I have seen this movie before and enjoyed  the artistry, and creativity being a  Trinbagonian. As a media Arts journalist/entrepreneur and theatre practitioner,  I use my platforms  of Radio and TV to share T&T culture whenever I have the opportunity.

My audience  looks forward to seeing gems like yours would love to see your movie and know how to order. Please respond and let me know if I can have  a radio interview with you and also extend permission for showing an excerpt.

Lynette Laveau,

TV/Radio producer

Transformational Success coach

callallooexpresstvshow@gmail.com

Comment by Noel on June 12, 2014 at 3:12am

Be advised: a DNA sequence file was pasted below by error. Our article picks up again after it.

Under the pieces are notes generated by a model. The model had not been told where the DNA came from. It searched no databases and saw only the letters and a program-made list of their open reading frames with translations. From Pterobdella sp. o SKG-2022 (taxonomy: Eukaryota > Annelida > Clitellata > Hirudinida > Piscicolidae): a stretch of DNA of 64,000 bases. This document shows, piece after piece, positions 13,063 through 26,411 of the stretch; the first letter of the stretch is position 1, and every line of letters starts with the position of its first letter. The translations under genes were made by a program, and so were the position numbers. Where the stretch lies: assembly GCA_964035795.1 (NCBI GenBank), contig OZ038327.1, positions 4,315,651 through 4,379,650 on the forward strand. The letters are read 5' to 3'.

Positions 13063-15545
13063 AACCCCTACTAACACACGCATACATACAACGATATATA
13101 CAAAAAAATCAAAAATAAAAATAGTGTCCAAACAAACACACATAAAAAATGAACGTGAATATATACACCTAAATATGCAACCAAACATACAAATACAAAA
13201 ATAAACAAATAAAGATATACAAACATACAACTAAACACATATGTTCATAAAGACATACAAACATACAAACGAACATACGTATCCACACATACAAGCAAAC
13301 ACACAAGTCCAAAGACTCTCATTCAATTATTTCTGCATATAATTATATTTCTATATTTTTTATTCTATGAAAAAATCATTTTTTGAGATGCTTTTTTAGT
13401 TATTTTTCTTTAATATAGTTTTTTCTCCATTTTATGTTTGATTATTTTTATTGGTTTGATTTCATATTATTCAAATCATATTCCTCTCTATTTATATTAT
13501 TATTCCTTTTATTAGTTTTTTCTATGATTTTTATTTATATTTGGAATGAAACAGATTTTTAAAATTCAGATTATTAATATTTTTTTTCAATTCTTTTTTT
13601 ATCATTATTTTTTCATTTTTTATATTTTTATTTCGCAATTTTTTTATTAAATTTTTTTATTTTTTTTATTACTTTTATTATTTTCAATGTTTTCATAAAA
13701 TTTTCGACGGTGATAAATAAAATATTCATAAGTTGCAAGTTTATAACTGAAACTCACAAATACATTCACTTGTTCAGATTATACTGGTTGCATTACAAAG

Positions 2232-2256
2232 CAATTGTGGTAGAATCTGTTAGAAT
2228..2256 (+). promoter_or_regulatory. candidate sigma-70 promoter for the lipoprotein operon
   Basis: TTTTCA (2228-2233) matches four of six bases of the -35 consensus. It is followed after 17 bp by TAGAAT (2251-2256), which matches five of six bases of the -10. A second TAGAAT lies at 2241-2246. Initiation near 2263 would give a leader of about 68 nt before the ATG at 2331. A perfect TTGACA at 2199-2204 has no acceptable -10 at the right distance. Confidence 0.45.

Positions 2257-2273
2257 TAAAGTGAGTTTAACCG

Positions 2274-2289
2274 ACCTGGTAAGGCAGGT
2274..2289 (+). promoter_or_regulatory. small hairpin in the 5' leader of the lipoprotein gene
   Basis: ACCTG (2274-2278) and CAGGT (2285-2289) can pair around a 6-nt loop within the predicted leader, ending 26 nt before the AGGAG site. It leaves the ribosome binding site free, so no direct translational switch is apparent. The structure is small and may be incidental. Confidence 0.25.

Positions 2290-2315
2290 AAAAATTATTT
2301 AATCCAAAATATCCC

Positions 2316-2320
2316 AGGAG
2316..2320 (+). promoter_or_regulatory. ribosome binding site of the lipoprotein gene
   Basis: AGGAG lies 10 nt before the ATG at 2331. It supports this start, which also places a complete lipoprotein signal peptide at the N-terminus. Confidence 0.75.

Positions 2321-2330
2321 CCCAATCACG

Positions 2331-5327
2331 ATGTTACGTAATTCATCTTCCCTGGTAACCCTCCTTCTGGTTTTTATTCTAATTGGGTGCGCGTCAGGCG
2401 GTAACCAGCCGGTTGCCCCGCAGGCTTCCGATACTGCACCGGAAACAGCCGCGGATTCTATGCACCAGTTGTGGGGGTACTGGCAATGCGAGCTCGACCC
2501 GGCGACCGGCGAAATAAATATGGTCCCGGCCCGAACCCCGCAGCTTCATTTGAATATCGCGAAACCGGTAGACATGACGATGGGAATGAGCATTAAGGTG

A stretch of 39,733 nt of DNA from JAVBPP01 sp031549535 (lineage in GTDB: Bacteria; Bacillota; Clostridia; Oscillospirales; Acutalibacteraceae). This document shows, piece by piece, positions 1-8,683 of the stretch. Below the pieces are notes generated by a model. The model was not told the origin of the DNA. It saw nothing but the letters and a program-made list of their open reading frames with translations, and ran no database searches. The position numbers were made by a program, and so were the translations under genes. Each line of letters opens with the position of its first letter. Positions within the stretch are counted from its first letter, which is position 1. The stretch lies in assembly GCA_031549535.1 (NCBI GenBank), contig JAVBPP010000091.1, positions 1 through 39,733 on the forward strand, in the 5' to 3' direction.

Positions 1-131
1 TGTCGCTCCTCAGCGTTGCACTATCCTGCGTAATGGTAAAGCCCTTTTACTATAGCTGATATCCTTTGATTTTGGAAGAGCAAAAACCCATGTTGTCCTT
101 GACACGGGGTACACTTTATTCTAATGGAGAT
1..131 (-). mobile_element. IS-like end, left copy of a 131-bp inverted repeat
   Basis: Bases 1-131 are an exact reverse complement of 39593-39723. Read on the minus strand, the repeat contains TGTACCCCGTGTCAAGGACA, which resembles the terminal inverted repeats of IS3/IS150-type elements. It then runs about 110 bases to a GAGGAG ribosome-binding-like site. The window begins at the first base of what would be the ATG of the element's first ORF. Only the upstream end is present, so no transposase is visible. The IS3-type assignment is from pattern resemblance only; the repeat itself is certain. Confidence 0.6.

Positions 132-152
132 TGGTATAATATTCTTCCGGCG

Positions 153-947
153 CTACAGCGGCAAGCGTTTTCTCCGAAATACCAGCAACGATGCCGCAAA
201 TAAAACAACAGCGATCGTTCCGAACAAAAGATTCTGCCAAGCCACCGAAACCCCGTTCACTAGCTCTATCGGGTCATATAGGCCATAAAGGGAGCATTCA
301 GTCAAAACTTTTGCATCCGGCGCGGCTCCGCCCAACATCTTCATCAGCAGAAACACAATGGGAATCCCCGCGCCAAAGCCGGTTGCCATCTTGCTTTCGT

I just came across this movie. Eventually!

And I saw it shortly after a spate of negative mews coming out of T&T. 

I was moved. By the story, by the acting, by the general creativity and professionalism -- even if on review one recognized it as a low budget short movie. It was excellent

And moving.

Congratulations 

and thank you

Comment by Ian Harnarine on October 24, 2013 at 12:06am

Hi Brenda,

Thanks a lot for your support. I'm working on a feature film adaptation of the short film. It's essentially the same characters and "world", but going in much more detail about their history and stories. Really can't wait for everyone to see it.

Comment by Ian Harnarine on October 23, 2013 at 5:35pm

Hi Glenroy,

Glad to hear Errol's been seen as a real talent for that long. 

There actually is Indian music in the film - specifically a Babla & Kanchan track that's used in the scene in the kitchen. It's meant to sound as if they are listening to it on the radio. It might be a bit low in the mix, but it's definitely there if you listen to it at a decent level.